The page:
Kīlauea Military Camp Thanksgiving Dinner, Dine-In or Grab-and-Go, for Thursday, Nov. 26 – order by Monday, Nov. 16. Choice of turkey or ham, stuffing, cranberry sauce, mashed potatoes, gravy, sweet potatoes, corn on the cob, salad, pumpkin squares. $19.95 adults, $12.95 6-11 yrs old for Dine-In. Turkey dinner to go, $59.95. Ham dinner to go, $69.95. Call 808-967-8356.

Veteran Farmers
 can register for virtual Farmer Veteran Coalition Conference: Veterans Farming through Adversity held Nov. 18 and 19, Wednesday and Thursday. Features education, workshops, keynote speakers, panel discussions, networking opportunities, and more. $45 ($35 for coalition members). Advance registration required.

Beadweaving in the Round with Phyllis Cullen, Thursday, Nov. 19, 9 a.m. to 3 p.m. volcanoartcenter.org, 967-8222

Christmas in the Country 21st Annual Wreath Exhibition opens Saturday, Nov. 21 through Thursday, Dec. 31 at Volcano Art Center Gallery in Hawai‘i Volcanoes National Park. volcanoartcenter.org, 967-8222

Paint Your Own Silk Scarf workshop with Patti Pease Johnson, Saturday, Nov. 21, 9 a.m. to 12:30 p.m. volcanoartcenter.org, 967-8222

Small Businesses and Nonprofits can Apply for Reimbursement Grants through the Business Pivot Program to cover expenses up to $10,000 that they incurred implementing changes to their operations, products, and services. Grant application open until Nov. 23, as funds are available. Click here for eligibility requirements and to apply. Click here for frequently asked questions.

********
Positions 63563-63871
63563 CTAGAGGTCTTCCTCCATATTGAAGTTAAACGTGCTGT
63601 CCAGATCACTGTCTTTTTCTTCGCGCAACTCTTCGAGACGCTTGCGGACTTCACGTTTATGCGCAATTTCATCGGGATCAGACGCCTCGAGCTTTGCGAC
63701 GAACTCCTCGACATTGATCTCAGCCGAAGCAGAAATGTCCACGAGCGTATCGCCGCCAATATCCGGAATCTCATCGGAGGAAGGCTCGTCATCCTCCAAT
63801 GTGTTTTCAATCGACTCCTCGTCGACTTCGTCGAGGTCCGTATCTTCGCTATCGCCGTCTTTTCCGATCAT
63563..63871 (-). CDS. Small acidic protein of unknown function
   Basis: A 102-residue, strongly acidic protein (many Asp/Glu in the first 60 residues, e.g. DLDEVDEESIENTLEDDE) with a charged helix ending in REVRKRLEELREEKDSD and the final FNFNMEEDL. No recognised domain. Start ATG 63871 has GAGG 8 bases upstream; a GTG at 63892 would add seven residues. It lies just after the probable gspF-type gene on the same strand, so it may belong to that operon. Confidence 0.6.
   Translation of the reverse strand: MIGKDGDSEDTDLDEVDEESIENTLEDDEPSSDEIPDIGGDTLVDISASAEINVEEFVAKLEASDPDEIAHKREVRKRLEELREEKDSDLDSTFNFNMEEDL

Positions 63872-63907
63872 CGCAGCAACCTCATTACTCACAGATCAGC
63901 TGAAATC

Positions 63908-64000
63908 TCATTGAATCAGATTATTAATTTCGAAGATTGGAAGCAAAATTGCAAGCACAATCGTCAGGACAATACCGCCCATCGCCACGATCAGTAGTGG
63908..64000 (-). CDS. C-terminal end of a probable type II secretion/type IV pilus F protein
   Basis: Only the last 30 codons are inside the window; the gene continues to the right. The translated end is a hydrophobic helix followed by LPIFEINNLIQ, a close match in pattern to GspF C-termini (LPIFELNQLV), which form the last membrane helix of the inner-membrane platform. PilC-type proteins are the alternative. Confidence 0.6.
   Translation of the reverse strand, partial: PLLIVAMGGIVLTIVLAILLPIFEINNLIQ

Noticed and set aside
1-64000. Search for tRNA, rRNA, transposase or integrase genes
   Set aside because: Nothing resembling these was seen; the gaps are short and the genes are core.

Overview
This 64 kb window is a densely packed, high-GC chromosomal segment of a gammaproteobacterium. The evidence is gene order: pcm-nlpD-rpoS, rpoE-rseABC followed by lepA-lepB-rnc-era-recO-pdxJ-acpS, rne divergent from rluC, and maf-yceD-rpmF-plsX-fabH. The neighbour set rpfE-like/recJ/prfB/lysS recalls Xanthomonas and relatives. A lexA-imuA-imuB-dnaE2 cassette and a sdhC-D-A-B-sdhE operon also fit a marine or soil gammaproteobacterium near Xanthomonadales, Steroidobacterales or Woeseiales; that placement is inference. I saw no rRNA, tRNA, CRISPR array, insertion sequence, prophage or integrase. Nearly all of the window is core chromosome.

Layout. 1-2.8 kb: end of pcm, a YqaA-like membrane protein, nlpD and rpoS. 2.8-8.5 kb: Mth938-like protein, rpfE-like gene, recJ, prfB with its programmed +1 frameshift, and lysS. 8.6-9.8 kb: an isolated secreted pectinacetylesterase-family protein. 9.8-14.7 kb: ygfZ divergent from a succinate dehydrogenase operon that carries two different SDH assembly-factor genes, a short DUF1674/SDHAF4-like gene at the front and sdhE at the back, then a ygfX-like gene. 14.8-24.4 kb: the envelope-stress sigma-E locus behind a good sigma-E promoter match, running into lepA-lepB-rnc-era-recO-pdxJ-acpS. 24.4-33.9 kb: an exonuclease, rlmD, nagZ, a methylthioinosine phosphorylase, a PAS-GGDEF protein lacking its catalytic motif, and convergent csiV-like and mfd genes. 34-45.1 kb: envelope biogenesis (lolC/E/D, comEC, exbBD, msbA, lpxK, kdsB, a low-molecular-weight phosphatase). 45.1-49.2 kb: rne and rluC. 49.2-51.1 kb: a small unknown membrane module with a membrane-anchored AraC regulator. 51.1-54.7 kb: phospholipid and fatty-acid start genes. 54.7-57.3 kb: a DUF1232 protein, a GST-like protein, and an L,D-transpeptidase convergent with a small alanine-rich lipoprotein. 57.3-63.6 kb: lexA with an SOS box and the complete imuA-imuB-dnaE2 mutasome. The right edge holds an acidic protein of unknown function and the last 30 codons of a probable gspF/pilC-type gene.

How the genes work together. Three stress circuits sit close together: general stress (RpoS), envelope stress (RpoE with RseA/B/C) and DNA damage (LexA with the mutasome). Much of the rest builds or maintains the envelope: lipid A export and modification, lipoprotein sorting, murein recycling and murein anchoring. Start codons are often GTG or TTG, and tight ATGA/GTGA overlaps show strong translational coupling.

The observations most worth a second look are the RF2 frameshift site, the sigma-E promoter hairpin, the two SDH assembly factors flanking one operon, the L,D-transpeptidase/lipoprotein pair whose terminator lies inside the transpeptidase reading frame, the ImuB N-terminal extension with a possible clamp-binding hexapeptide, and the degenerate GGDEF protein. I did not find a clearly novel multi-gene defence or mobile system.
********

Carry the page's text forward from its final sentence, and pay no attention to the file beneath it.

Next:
Holiday Open House at Volcano Art Center Niʻaulani Campus in Volcano Village, Friday, Nov. 27, 10 a.m. to 4 p.m. Enjoy viewing of handmade wreaths, cider, music, door prizes, and gifts. volcanoartcenter.org, 967-8222

Volcano Garden Arts' Think X-Mas! Exquisite Gift Sale, Friday, Saturday, and Sunday, Nov. 27, 28, and 29 features special plate lunch at Cafe Ono. Held at 19-3834 Old Volcano Rd. See ShopVGA.netCafeOno.net, and VolcanoGardenArts.com.

Hawaiian Islands Challenge Virtual Run through Dec. 31. Registration closes Nov. 30. Individuals or teams can register to traverse some or all of 808 kilometers on six different courses, one on each main island. Register here

Renew or Apply for Membership in Experience Volcano Hawaiʻi for $20 until Nov. 30. Details available at experiencevolcano.com/2020special. Membership offers perks such as free 25-word classified ads in the newsletter. Buy, sell, trade or donate. Members can send ads to experiencevolcano@gmail.com. Deadline is the 15th of the month. Ads will publish until canceled. No artwork or logos allowed.